|Command||access.phrases Definition/Access: Verbs
Applicable release versions: AP 6.1
|Category||Access: Verbs (152)|
|Description||Phrases must be defined in the dictionary of the file for which the phrase will be used (or in the account's master dictionary). Line one of the phrase definition must be an H. Line two of the phrase definition contains the words which make up the phrase.
Phrases may contain any legal Access words and constructions except verbs and file names. This includes output attributes, headings, footings, selection criteria, modifiers (ID-SUPP, DBL-SPC, etc.), even explicit item-id's. Phrases may contain other phrases. Circular phrase references are not permitted and result in an error message.
It is possible to store a collection of phrases in a file and reference them by means of a "remote" phrase definition. A remote phrase definition contains an R on line 1, the phrase file name on line 2, and the phrase item-id on line 3. The item in the remote phrase file must be a phrase definition (H on line 1), and the file and item must exist.
A special phrase may exist in the file dictionary (or in the account's master dictionary if the DICT modifier is specified) which defines the default output attribute list when no explicit attribute names have been included for output. The item-id of this special phrase is the at-sign followed by the file name (_@filename) or, optionally, just the at-sign (_@). This phrase defines the default output attribute list in the case no output attributes are specified in the sentence. This is used in place of the conventional numbered output attributes (1,2,3...). If the _@filename phrase is missing, then the _@ phrase is assumed to define the default output attributes. Using this method, dictionaries which define several data files may use different output attribute list phrases.
The _@ phrase may have an H or R on line 1, in which case numbered attribute names are illegal. If line 1 is an H or R, all un-quoted words which consist of numeric digits are treated as values. That is, if a user's master dictionary contained the _@ phrase with an H or R on line 1, the statement "LIST MD 1 2 3" would list only items '1' '2' and '3' using the default output attribute list (from the _@ phrase).
Alternatively, if line 1 of the _@ phrase contained an HZ or RZ, numbered attribute names are allowed and will only be considered as values if they do not exist as attribute definitions. For example, if a user's master dictionary contained the _@ phrase with an HZ or RZ on line 1, the statement "LIST MD 1 2 3" would list the entire master dictionary displaying attributes 1, 2, and 3 (provided that 1, 2, and 3 were attribute definitions in the master dictionary).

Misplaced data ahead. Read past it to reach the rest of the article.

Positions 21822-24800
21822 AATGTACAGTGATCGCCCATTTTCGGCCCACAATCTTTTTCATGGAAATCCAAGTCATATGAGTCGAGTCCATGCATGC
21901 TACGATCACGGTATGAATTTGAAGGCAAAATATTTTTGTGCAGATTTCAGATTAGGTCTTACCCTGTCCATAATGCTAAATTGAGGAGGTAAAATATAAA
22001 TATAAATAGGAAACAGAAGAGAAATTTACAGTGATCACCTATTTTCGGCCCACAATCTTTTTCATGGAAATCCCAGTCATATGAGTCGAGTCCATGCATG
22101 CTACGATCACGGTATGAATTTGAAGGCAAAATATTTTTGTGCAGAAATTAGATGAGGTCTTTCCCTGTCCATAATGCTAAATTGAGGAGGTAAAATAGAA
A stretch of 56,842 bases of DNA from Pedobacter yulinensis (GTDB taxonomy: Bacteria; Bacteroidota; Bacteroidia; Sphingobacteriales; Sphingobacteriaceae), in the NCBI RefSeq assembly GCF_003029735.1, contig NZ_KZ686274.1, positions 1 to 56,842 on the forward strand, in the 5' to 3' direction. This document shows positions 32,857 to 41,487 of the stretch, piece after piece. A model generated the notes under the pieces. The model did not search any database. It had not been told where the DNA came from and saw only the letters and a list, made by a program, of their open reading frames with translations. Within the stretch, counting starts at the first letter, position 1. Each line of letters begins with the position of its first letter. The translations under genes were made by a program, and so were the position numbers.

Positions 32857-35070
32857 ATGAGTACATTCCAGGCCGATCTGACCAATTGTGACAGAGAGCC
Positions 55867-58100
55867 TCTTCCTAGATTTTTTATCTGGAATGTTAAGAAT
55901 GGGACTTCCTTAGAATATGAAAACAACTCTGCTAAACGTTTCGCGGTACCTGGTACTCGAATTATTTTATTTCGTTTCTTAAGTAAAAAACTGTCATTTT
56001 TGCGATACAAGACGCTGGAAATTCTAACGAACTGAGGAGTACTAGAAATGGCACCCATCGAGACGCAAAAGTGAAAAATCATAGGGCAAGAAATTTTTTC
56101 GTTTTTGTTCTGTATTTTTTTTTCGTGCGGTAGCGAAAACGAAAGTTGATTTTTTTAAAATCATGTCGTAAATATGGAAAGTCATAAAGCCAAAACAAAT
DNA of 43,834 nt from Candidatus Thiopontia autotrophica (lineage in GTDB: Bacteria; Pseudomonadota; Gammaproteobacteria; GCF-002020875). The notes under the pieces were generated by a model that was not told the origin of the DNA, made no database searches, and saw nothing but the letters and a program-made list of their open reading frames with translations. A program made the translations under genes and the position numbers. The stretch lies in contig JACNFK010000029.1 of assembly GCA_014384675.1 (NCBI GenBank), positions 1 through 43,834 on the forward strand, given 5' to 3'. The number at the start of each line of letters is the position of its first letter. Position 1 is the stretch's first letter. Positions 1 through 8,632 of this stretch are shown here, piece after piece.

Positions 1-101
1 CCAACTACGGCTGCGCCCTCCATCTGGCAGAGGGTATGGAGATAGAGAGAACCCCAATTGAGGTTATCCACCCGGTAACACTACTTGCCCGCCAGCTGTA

By definition a phrase may be any syntactically complete portion of an Access statment except verbs and file names. For example, a phrase named ADDRESS.LIST in the file CLIENT could be used to display NAME and ADDRESS: ADDRESS.LIST 001 H 002 NAME STREET CITY STATE ZIP Once defined in the DICT of the file CLIENT this phrase may be used in an Access query such as: SORT CLIENT WITH STATUS = ACTIVE BY ZIP ADDRESS.LIST LPTR This statement would produce a report of clients defined as ACTIVE in the data file and using the phrase definition ADDRESS.LIST as the output specifications. Please note that the selection value ACTIVE is not enclosed in quote marks; another feature of the Access pre-processor. A HEADING statement could have been included in the phrase ADDRESS.LIST, however, a more effective method may be the use of a "remote phrase." For example a remote phrase file called STAFF could be created containing HEADING phrases for each staff member. To use remote phrases an 'R' type phrase is required in the DICT of the file CLIENT, as well as, a phrase in the data file STAFF. DICT of CLIENT JIM 001 R 002 STAFF 003 JIM.JONES DATA of STAFF JIM.JONES 001 H 002 HEADING "Page 'P' PREPARED FOR JIM JONES 'CTLL'" Now the Access statement: SORT CLIENT WITH STATUS = ACTIVE BY ZIP JIM ADDRESS.LIST LPTR Would produce the same report as in the previous example, however, the 'R' type phrase 'JIM' in the DICT of CLIENT will capture the HEADING from the STAFF file. Multiple remote phrase files may be used (i.e. FROM could be a file of desired FOOTINGs). NOTE !!! : If a code of 'A' was stored in the data file of CLIENT as the method of indicating a client as ACTIVE the above example would require the statement be entered as: SORT CLIENT WITH STATUS = "A" BY ZIP JIM ADDRESS.LIST LPTR This is due to the fact that "A" is defined in the MASTER DICTIONARY as a throw away CONNECTIVE and the quote marks are needed to resolve any ambiguity. This would also apply to other words which are defined in the MD. Another type of phrase which may be used is the _@filename phrase. The _@filename phrase is used to define the default output attributes when no output specifications are included in the Access statement. For example, the _@filename phrase for the file CLIENT would be created in the DICT of CLIENT under the name _@CLIENT: _@CLIENT 001 H 002 NAME CITY PHONE CONTACT Now if the LIST or SORT verbs are used to query the file CLIENT the attributes NAME, CITY, PHONE and CONTACT will be the output for statements such as: LIST CLIENT HEADING "Page 'P' CLIENT DEFAULT LIST 'CTL'" or SORT CLIENT BY NAME WITH TYPE = VAR The above statements contain no output specifications, therefore, the _@CLIENT phrase is used to determine the output. If the statement was entered as: SORT CLIENT BY NAME NAME STREET CITY STATE ZIP Then the default output attributes defined in _@CLIENT would be ignored and the output list requested would be used. NOTE !!! : If line 001 is defined as HZ or RZ (remote) then attribute numbers (i.e. 1 2 5 7 8) may be used on line 002 to extract the data in those attribute AMC id's, provided that those AMC numbers are defined in the file dictionary. The _@filename phrase may also be just the _@ sign and the filename will be assumed. Also if Q-pointer(s) exist for the file the _@filename for the actual file will be used to determine the output attributes. For example, if CUST is a Q-pointer to the file CLIENT and the Access statement is entered: LIST CUST Then the _@CLIENT default attribute phrase would be used. In other words, _@CUST is not required and is not valid! A special use of the _@filename phrase occurs in the case when multiple data sections are defined in a dictionary. For example, if in the DICT of our CLIENT file a data section for ACTIVE and another for INACTIVE are defined then a separate _@filename phrase may also be defined for each data section. DICT of CLIENT DICT of CLIENT _@ACTIVE _@INACTIVE 001 H 001 H 002 NAME CITY PHONE 002 NAME CITY STATE ZIP Now if the CLIENT file was querried: LIST CLIENT,ACTIVE the pre-processor would use the _@ACTIVE filename phrase to determine the default output attributes. And if the file was querried: LIST CLIENT,INACTIVE the pre-processor would use the _@INACTIVE filename phrase to determine the default output attributes.